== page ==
What is Employment Status?
Laura Wellbelove takes us through the various employment statuses in the UK, and delves into the confusion and uncertainty surrounding the law in this area.
The most important question that one should ask when starting a job is, ‘what is my employment status?’. The primary mechanism for determining what employment protections or rights individuals are eligible for is their employment status. This may seem simple enough to discover; an individual begins a new job and poses this question to their employer, who provides an answer. Alternatively, this answer may be expressly stated in a contract of employment. However, the reality is that an individual’s employment status is far more complex to legally determine.
Employment status is divided into three primary categories. An individual could be:
1. An ‘employee’;
2. ‘Self-employed’; or
3. A ‘worker’
Let us start with the simplest category, which does not often cause much confusion in practice.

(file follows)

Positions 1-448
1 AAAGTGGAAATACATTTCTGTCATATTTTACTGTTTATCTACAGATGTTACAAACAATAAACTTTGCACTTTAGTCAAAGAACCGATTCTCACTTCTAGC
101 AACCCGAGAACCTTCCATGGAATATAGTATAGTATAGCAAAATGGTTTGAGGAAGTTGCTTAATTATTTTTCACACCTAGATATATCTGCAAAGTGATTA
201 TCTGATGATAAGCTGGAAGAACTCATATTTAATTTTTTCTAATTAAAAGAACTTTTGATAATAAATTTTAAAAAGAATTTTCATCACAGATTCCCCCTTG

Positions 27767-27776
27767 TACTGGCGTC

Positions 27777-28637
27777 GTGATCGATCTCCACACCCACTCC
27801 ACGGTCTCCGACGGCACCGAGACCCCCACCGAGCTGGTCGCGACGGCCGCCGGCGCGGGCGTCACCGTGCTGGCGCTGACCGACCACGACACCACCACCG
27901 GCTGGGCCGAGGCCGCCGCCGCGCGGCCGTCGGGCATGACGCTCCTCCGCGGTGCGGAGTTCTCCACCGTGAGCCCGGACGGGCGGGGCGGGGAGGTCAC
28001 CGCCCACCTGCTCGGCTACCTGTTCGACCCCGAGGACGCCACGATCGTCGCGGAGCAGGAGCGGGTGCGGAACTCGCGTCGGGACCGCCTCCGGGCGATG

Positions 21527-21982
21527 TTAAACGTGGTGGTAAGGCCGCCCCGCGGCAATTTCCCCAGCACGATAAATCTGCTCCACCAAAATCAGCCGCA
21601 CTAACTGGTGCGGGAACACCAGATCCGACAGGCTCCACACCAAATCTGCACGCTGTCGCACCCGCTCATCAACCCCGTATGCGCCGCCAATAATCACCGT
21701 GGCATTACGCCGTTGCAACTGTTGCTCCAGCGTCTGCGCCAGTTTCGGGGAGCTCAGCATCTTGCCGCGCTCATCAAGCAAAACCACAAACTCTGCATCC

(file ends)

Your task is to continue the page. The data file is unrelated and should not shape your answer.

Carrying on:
An ‘employee’ is defined in Section 230(1) of the Employment Rights Act 1996 (‘ERA’), as ‘an individual who has entered into or works under a contract of employment’.
A ‘contract of employment’ is any contract of service, which can be made orally or in writing, and the contract itself can be express or implied. Walker v Crystal Palace FC was one of the first cases that highlighted the elements of a contract of employment. The Court of Appeal focused on elements such as whether the employer had to pay pension contributions, if the individual was entitled to holiday pay, and the individual’s basic salary and working hours. All of these elements come together to produce a ‘contract of employment’, which is legally required for the finding of ‘employee’ status under Section 1 of the ERA. However, it may not always be obvious whether an individual is an employee or not. The case of Autoclenz v Belcher highlighted that there is much more to employment status than what is provided for in a contract and the label that is given to an individual. The parties must look at the reality of the employment relationship through a multifactorial lens. This approach will be discussed later on, in tandem with the practical tests that have been developed.
Although there are around five million self-employed individuals in the UK (before Covid-19), this is the only employment status which is currently not enshrined in legislation. There is also no clear legal definition of ‘self-employment’, which continues to add to the uncertainty of this area of law.